Sims: “In 2006, the people of this state voted on that issue. I am happily married to my wife, Donyale, that’s my choice. I strongly support a man and a woman because that’s the Bible way and that is my teaching. That is not going to change when I get to Lansing.”
Another issue discussed was the state police presence in Flint. In 2010, the City of Flint requested of then-Governor Jennifer Granholm for an increased police presence in the city. At that point, Michigan State Police tripled its patrols within the city during peak crime times in high crime areas. Four years later, the State Police presence remains. Candidates were asked if they were in favor of continuing to use state troopers in Michigan municipalities or would they prefer to find funding for local police officers?
Bean: “A police officer is much like an educator, relationships developed will create the quality of the product. We need to increase our numbers of local police to increase the number of relationships.
Calvin: “Finding funding for the police officers would make the difference. Crimes committed are mostly murders. You have to have investigations to solve murders. We need funding to investigate.”
Davenport: “We need our local city police. I think we should find funding for a mentor grant. Retired police officers could ride with officers which would give us more protection.”
Mays: “I don’t mind the state police being in Flint as long as they are doing things properly, but they have been doing things unconstitutional, such as profiling and stopping individuals walking. The proper way is with detectives and undercover officers.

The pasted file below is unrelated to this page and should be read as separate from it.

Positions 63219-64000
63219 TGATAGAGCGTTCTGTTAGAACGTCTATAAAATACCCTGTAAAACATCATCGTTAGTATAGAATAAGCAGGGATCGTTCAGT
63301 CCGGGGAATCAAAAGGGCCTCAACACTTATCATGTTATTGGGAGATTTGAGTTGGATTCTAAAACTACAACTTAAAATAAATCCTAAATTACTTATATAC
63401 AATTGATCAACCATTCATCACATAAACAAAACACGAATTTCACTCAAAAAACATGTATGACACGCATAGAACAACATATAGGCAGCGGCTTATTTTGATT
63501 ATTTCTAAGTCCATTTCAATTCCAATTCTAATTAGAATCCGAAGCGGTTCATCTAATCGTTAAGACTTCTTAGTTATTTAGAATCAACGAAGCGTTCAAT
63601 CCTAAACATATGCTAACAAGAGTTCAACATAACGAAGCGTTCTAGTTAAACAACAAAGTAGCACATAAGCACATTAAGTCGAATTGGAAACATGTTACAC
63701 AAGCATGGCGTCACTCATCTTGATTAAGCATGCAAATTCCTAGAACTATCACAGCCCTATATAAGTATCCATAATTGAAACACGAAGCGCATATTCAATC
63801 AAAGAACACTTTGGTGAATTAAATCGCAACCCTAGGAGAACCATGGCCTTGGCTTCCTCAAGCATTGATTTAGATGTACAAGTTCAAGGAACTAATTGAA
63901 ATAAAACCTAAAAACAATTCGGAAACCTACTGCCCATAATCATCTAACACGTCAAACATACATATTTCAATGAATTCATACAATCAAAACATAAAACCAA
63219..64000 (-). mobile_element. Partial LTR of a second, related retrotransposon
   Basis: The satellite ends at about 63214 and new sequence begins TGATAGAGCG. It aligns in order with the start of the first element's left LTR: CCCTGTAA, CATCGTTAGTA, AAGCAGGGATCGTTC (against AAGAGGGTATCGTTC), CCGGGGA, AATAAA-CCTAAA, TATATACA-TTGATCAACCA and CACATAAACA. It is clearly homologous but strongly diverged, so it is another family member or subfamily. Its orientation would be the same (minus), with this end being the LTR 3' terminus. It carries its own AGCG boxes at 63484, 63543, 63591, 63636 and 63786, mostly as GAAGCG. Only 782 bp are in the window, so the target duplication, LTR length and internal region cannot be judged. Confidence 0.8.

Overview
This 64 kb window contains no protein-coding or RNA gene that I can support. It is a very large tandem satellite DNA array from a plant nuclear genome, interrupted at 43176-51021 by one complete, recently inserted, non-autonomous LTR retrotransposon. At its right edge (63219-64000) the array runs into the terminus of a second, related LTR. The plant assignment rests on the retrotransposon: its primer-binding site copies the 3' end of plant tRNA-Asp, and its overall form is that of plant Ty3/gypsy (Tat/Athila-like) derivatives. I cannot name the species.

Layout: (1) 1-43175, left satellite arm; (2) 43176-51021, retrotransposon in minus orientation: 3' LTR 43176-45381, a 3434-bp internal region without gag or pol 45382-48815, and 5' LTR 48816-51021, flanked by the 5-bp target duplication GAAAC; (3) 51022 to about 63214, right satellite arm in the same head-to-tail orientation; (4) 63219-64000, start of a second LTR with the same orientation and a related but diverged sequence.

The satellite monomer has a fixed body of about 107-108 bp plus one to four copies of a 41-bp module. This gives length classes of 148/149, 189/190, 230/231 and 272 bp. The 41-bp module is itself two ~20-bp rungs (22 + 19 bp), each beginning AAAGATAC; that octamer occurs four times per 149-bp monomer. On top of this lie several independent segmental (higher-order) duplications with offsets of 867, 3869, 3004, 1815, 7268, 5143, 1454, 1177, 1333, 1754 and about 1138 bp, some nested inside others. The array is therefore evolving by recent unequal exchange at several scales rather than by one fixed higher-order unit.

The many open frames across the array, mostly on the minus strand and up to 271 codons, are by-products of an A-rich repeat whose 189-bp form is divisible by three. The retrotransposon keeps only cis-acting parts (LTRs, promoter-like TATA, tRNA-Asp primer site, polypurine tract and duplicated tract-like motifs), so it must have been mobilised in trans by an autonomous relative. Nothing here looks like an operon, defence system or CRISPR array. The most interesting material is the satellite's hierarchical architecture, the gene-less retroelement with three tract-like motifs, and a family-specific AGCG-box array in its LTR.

Morrish: “Since 9/11, our country has taken the stance that we have zero tolerance on terrorism. The crime in Flint in my eyes is a form of terrorism. I am for having the state police here in a harmonious working relationship. We need to put a stop to crime. I think with the state, county and local police working together we can do it.”
Murphy: “I don’t believe in racial profiling. I believe and many believe that the state police officers are pro-filing African Americans. I prefer a millage to hire people instead of more police officers.”
Neely: “I prefer local police officers and local municipalities as lead agency for law enforcement. We need the support of the county sheriff and state police to help reduce crime in our local municipalities.”
Sims: “I was a victim [of racial profiling] three years ago while on my way to a neighborhood meeting. I support the state troopers, but we need them to know the difference between Avenue A and Atherton. I am in favor of providing funding for local police officers. The officers should live in the city of Flint. It is not helping our tax base when they take money back to Clarkston or wherever they live.”
The 34th District seat, currently held by Representative Woodrow Stanley, is 91% democratic seat. Stanley, after serving three terms in the seat, is term limited and may not run for the seat again. Councilman Mays emphasized absentee voting and encouraged attendees to vote.
The primary election is on Tues., Aug. 5th and the general election is on Tues., Nov. 4th. The deadline for unregistered voters to register to vote in the August 5th primary is July 7th. Check with your local clerk or Michigan.gov/sos for polling place information. As always, have a blessed week and remember only what you do for Christ will last.